Airline Weekly - September 3, 2012
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Airline Weekly - September 3, 2012

Descending Into Darkness: Why Europe’s airline sector, now deeply troubled, is no longer defying macroeconomic trends

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Cover Story

Descending Into Darkness: Why Europe’s airline sector, now deeply troubled, is no longer defying macroeconomic trends

At first glance, the statistics tell a tale of success. Indeed, most European airlines made money this spring, in many cases while maintaining healthy capacity growth. E.U. airport traffic actually grew 1% during the first half of the year, according to Airports Council International. And members of the Association of European Airlines (AEA) saw RPK traffic up a robust 6% y/y during the half. As they say about statistics, however, torture them enough and they’ll say whatever you want them to say.

In reality, Europe’s airline sector is descending into darkness. Modest Q2 profits aside, Europe’s airlines remained thoroughly drenched in red ink year to date as they entered the summer. Of the 13 European airlines that reported first half results, 12 lost money at the operating level in the six months from January to June. The only exception was Ryanair, whose operating margin fell from 8% in last year’s first half to a very un-Ryanair-like 3% this year. Taken together, these 13 airlines lost a combined $1.6b net (excluding special items) in the six-month period, far worse than their loss ex items of about $600m in the first half of 2011. This prior year $600m loss, moreover, plus losses from the off-peak fourth quarter, was more than offset by a $2b-plus profit in the peak summer quarter last year, enabling seven of these 13 airlines to end 2011 with a full-year net profit—Air France/KLM, Alitalia, Finnair, Air Berlin, Norwegian and Aegean were the exceptions. To put it more succinctly, Europe’s airlines muddled through a difficult 2011 with modest success, only to fall flat on their faces in the first half of 2012.

But what about that positive traffic growth so far this year? That’s mostly because of the bounce back in Japan and the Middle East/North Africa region, both disrupted by demand shocks. There was some genuine growth in regions like Latin America too. But demand was also stimulated by lower fares linked to growth in capacity—too much growth in capacity. In stark contrast to the transformative downsizing undertaken by U.S. airlines, most major European airlines are still expanding. Some are doing so by densifying their seating configurations (Lufthansa, Air France, Finnair and SAS, for example). Some are migrating to larger planes (Lufthansa, Air France, easyJet). Air France is utilizing some of its narrowbodies more intensively, mimicking low-cost carriers. And low-cost carriers are themselves growing to take advantage of new opportunities as travelers look for bargains and rival airlines disappear.

Sure enough, European airlines are disappearing—Malev, Spanair, Cimber Sterling, Skyways, City Airline, Air Finland, WindJet, OLT Express, bmibaby and Czech Connect are no longer with us. But Europe’s airline sector nonetheless remains hopelessly fragmented, again in stark contrast to the consolidated U.S. landscape. Ryanair’s latest bid for Aer... (479 of 1,916 words)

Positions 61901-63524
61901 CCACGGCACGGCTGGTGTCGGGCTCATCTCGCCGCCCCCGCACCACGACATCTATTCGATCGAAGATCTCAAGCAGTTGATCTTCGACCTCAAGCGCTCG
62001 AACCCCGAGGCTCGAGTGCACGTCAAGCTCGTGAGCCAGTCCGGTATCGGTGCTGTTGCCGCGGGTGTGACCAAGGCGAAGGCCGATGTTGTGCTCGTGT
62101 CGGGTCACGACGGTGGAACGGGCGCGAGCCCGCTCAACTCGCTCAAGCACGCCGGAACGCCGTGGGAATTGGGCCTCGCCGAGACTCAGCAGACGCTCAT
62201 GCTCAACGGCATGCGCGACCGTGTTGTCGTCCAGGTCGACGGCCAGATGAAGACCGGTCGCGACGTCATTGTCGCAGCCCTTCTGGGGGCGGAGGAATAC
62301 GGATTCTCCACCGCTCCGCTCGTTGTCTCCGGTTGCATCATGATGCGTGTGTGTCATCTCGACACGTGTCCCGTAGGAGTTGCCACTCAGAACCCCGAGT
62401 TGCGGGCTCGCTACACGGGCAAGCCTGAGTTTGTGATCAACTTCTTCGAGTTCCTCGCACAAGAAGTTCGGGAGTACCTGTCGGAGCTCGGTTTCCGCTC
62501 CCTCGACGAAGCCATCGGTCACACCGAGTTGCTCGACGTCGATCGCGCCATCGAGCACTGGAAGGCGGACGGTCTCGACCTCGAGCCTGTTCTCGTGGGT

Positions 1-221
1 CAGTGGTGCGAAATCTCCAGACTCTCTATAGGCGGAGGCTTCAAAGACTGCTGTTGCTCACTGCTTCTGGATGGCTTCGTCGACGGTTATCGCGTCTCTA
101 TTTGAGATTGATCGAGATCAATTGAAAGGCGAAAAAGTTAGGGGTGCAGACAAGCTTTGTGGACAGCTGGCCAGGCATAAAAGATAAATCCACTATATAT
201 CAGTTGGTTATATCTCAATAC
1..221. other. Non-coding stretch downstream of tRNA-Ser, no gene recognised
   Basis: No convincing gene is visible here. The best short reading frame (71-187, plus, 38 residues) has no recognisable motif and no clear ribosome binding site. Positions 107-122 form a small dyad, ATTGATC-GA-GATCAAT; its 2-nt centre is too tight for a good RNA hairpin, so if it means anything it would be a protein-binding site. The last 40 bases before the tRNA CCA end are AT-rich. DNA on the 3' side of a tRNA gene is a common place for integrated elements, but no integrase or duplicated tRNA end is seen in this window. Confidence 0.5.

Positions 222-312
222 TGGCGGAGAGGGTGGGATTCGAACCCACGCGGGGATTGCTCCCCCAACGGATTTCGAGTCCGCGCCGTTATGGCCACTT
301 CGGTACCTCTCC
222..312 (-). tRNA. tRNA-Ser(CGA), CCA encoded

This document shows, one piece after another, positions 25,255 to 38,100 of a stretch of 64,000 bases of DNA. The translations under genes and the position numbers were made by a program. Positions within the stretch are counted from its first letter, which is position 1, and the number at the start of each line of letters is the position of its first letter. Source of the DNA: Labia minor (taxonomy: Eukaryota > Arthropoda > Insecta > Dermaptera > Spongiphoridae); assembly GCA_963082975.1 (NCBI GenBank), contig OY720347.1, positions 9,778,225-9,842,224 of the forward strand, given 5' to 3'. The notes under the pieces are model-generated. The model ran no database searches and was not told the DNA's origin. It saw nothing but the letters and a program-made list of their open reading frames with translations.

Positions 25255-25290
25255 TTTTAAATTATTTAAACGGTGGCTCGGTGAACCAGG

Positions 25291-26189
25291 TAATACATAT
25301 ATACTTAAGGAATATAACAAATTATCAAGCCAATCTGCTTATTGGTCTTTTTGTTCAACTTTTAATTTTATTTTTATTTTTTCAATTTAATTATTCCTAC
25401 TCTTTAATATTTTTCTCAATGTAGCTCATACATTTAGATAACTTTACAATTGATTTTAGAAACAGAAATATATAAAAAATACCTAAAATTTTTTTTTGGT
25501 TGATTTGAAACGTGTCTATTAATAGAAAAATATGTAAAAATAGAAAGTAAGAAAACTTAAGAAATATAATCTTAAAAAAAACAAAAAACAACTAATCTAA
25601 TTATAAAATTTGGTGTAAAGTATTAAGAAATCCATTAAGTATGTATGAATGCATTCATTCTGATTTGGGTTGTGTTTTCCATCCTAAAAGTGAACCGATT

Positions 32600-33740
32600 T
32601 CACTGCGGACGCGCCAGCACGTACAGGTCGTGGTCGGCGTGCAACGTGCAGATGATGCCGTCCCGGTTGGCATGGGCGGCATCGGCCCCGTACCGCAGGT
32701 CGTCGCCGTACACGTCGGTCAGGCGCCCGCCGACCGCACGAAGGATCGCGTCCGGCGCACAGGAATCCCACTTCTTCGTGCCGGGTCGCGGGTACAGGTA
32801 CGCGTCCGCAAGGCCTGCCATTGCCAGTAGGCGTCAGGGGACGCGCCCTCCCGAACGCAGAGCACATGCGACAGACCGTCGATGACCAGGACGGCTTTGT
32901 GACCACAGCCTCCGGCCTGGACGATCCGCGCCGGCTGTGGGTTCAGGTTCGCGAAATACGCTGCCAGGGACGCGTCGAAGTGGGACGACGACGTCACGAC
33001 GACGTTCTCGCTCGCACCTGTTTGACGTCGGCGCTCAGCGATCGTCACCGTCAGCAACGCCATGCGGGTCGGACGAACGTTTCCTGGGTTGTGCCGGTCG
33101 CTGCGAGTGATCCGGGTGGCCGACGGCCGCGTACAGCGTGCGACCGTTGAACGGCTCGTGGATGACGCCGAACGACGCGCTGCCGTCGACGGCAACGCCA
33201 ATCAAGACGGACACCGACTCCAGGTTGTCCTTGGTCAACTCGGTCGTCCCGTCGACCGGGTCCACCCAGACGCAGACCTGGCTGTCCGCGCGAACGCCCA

Also Inside this Issue:

Now deep into the second half of 2012, the world’s economy is not well. Global GDP, in fact, is growing more slowly than it has at any time since the aftermath of the U.S. financial meltdown in 2009. Europe is struggling to deal with heavy debts and shrinking output. The U.S. job market remains weak, on the eve of scheduled tax hikes and government spending cuts that even a healthy economy would find hard to bear—the so-called “fiscal cliff” that might already be hurting demand. Emerging markets like China, India and Brazil are not growing like they once were. World trade is lagging, evident in slumping airfreight markets. And perhaps most disturbing of all for airlines: oil prices are not falling in response to all of this. Instead they’re rising, most likely due to tensions in the Middle East and a U.S. dollar weakened by expectations of still looser U.S. monetary policy.

Already, Europe’s airlines are showing lots of red ink. And first-half margins for carriers in markets like China, Latin America and Australia are well below what they were a year ago, let alone two years ago. This week, all eyes will be on two investor conferences in New York City, one hosted by Dahlman Rose and the other by Deutsche Bank, where U.S. airlines will give their first assessments of market conditions since presenting their Q2 earnings earlier this summer. Two weeks later, many will present at the Boyd Group International conference in Dallas, providing a further dose of data and color.

By then, American might know more about its post-bankruptcy fate—joined with US Airways perhaps, and maybe or maybe not with new pilot pay in place.

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